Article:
So these challenges are all about keeping myself honest and aware of my privileges – white, able-bodied, straight, cis-gendered, middle class, educated… (For the record, my three biggest non-privileges are that I am a woman, I am fat, and I have experienced mental illness. I’m also an atheist – which sometimes feels like a privilege and sometimes does not.) I do a fair amount of blog and online reading in this vein, but I also want to seek out books that are not about white, straight, cis-gendered, able-bodied people. So!
The POC Reading Challenge got it’s own post a couple of days ago because I also had a wrap-up to do from last week.
Yes, I’m doing it again and this year I will succeed, dammit! Going to set a minimum goal of just one book, so that if I fail I can be properly ashamed of myself.
Ideas – Something by Amitav Ghosh (probably Sea of Poppies), Emperor of All Maladies by Siddhartha Mukherjee, something by Salman Rushie (probably Midnight’s Children), The Weight of Heaven by Thrity Umrigar
Along a similar vein, I vow to read, at minimum, one book either set in the Middle East or by a Middle Eastern author. I think I already know the bare minimum one I will read – Mia bought a graphic novel about growing up in Israel at APE last year.
1) Farm 54 by Galit and Gilad Seliktar – This book takes place from the mid? 1970s to the late 1980s and is a semi-autobiographical account of Galit’s growing up in Israel. The main character, Noga, deals with love, sex, a lot of death, and a couple of other themes that I’m having a hard time placing. There’s a strange… Noga doesn’t feel like she has too much agency – perhaps because she is looking back on her life? Maybe because, though she is looking back at her own life, she doesn’t do a lot of introspecting, doesn’t explain why she did what she did. The whole book is very sparse.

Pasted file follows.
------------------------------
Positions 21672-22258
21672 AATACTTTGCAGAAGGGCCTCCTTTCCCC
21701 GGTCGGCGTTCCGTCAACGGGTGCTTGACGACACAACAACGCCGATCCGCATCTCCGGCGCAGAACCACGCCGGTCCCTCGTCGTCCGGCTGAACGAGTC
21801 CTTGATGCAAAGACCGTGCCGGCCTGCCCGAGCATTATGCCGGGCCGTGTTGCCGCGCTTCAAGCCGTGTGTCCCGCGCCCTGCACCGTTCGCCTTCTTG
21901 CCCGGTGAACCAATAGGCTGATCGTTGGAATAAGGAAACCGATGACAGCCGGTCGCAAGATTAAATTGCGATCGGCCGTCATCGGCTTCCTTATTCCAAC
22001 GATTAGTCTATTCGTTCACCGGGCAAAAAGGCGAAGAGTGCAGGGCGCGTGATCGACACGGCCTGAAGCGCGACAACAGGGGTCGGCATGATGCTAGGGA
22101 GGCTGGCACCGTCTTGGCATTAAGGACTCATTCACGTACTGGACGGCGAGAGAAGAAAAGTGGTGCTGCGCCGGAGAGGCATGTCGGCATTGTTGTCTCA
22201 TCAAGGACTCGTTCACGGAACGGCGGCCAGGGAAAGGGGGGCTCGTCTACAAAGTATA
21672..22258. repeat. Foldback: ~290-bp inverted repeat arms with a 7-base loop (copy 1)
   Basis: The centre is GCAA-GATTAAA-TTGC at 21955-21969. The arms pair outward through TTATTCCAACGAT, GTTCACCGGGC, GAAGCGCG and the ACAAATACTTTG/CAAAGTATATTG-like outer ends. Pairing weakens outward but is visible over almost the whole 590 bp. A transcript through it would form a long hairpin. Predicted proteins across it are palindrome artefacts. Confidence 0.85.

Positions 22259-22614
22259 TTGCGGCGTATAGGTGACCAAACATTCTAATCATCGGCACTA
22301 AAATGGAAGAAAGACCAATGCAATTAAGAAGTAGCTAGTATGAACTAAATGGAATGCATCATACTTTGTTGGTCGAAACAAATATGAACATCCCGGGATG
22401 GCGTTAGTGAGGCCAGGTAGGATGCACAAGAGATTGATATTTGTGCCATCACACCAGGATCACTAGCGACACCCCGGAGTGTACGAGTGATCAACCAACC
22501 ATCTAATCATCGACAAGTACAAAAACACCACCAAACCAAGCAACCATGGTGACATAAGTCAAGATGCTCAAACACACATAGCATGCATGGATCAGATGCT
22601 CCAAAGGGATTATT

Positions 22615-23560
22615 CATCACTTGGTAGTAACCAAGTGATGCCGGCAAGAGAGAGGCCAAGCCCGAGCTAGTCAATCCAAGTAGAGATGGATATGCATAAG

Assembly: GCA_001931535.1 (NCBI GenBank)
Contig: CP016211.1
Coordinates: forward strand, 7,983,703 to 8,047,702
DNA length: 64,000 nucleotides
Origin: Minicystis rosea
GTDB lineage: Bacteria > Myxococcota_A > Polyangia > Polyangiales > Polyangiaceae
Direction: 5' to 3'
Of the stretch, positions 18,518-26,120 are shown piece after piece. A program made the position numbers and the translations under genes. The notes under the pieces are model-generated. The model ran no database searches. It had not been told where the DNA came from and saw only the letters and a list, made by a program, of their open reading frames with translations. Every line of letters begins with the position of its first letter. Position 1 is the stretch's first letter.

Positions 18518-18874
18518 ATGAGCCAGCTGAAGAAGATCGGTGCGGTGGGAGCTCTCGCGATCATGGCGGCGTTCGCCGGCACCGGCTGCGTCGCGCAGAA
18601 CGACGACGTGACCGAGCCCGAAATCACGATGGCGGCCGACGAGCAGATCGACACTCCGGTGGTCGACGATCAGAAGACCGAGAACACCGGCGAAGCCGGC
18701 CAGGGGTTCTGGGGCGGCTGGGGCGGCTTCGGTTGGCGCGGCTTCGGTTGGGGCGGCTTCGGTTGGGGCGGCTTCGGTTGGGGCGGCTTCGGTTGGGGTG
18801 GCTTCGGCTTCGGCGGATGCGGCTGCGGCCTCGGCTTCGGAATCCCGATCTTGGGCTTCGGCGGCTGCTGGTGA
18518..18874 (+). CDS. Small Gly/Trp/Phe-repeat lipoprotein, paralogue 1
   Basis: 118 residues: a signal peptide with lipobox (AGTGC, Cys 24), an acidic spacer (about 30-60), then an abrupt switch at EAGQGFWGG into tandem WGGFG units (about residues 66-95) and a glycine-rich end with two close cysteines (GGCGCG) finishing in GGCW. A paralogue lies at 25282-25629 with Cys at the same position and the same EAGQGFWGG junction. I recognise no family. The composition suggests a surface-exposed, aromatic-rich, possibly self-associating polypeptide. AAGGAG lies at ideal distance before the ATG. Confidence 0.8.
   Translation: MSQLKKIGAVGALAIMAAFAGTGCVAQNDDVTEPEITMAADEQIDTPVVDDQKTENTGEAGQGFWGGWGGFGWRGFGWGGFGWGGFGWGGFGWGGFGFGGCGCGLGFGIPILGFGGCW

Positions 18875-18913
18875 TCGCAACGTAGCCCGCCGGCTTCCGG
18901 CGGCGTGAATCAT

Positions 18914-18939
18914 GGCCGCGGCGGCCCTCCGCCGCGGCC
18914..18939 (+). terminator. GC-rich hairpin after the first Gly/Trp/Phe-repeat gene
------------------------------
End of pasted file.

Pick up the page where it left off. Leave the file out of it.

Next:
I kind of feel like that should only count as half of a book or something – it was so quick, even for a graphic novel. Maybe I will keep my eyes open for another book to add to here.
I haven’t been able to find challenges for the following categories, so I’m just going to set some goals:
1 book from Japan – either Murakami or Ishiguro
1-5 books from the following African regions (one book per): North, South, East, West, and Central – Who Fears Death by Nnedi Okoafor
1 book by or about a transgender person AND/OR 1 book by or about a disabled person –
1 lesbian or gay romance novel –